You’ve read my past opinions on the reprimands judges have given to some Florida plaintiff’s attorneys. In describing their bad behavior court documents contain phrases like “trifled with the justice system” and the words “perpetrated”, “fraud” or “deception” –all to describe trial attorneys and firms doing what they too often accuse insurers of doing; “acting in Bad Faith.”
Nothing confirms bad faith by some plaintiff firms and their complicity with public adjusters more than the recent case of Auto Owners vs. Summit Townhomes—a Colorado suit involving one of Florida’s leading lawsuit mills, the Merlin Law Group. (See Note #1 below)
I’ve previously written about the firm’s head, Chip Merlin, numerous times (See Note #2 below). I served with him on the Citizens Mission Review Task Force. Knowledgeable and articulate he is none the less, a dyed-in-the-wool trial lawyer prone to write highly critical editorials and blogs slamming others, especially insurers he alleges act in bad faith. I’ve tried to recast his writings, especially those published by some Florida newspapers. (See Note #3 below)
He’s also a founder of the Florida Association of Public Insurance Adjusters (FAPIA) and employs Florida’s former Insurance Consumer Advocate (ICA) Sean Shaw who was just elected to Florida’s house of representatives serving Tampa’s district 61.
Attorneys at Merlin Law often work closely with public adjuster George Keys the head of, Keys Claims Consultants, Inc. and a past president of FAPIA. Keys is also a licensed appraiser and on the board of the National Association of Public Insurance Adjusters (NAPIA). He’s a respected 30-year veteran of public adjusting who, along with Merlin attorneys, mischaracterized his relationship with the Merlin firm to increase his contingency fee, according to court documents.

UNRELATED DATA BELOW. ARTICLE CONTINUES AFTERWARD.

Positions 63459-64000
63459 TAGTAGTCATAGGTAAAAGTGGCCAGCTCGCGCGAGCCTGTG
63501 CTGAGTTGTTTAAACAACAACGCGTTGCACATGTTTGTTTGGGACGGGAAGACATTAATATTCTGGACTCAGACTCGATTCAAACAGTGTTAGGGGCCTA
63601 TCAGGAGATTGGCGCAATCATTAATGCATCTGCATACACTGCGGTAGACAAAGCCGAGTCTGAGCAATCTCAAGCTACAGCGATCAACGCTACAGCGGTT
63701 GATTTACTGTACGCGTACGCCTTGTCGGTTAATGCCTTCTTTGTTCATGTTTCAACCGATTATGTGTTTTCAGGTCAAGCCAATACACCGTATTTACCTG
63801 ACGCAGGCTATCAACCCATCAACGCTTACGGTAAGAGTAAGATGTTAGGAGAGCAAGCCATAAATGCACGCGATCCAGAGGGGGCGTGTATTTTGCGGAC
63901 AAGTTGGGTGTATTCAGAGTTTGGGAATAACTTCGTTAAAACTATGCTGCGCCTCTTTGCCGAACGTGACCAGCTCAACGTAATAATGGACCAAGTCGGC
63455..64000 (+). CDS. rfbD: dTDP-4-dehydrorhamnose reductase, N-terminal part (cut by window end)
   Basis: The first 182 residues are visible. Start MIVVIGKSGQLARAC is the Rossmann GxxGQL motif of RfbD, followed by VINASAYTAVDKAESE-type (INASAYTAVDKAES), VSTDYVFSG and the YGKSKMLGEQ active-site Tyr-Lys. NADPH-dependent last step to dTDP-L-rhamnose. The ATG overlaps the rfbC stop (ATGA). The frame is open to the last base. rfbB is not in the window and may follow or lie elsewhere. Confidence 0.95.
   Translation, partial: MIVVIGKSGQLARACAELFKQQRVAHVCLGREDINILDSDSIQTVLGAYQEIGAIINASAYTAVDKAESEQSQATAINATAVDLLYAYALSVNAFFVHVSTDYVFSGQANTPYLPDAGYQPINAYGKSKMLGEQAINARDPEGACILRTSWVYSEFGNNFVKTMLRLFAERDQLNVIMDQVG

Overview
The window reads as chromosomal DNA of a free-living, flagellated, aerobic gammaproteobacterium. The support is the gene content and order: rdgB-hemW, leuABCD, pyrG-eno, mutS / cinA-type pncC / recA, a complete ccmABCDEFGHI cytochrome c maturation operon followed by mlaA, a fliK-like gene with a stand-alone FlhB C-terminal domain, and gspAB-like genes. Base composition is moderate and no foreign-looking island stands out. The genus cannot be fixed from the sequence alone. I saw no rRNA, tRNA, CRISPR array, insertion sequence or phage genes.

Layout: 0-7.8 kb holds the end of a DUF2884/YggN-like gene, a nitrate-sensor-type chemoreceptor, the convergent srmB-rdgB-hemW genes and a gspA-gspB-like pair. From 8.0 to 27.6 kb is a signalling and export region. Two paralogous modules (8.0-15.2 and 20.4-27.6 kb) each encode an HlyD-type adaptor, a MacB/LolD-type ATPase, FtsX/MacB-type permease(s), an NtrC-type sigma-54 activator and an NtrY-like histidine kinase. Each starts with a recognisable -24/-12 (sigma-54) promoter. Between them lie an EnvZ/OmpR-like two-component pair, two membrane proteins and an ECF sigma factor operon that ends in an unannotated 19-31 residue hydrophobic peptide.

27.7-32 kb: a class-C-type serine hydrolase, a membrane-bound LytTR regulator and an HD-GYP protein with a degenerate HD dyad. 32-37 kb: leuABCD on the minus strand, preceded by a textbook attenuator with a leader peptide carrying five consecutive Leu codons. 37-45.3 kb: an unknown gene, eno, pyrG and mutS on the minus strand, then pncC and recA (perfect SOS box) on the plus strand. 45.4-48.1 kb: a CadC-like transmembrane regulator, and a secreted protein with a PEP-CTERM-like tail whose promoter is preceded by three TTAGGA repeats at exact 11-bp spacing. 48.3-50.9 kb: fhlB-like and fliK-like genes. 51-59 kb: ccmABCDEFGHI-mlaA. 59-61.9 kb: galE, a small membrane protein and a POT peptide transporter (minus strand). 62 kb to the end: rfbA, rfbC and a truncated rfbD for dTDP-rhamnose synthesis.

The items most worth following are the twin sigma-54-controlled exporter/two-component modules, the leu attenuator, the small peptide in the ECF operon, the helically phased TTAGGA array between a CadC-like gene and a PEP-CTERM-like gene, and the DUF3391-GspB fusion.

I learned this from an article by nationally recognized insurance fraud expert and a favored target of the Merlin pen, attorney Barry Zalma. (See Note #4 below).
For details read Zalma’s “Lawyers Lie to Court…” explaining how Merlin attorneys David Pettinato and William Harris, along with public adjuster George Keys and the plaintiff Summit Park, demonstrated “bad faith” attempting to hide Key’s lack of impartiality as an appraiser.
Before I tell you the underlying story, here’s a quick summary of the case provided by the Auto-Owners law firm, Wheeler Trigg O’Donnell (WTO).
Following a 2013 Colorado hailstorm, Summit Park submitted a claim for storm damage to residential buildings. Following an insurance appraisal that concluded with Mr. Keys and an umpire awarding approximately $10 million for damage from the storm, Auto-Owners promptly paid the award while reserving its rights to recoup the payment based on irregularities in the appraisal process, including Mr. Keys’ partiality.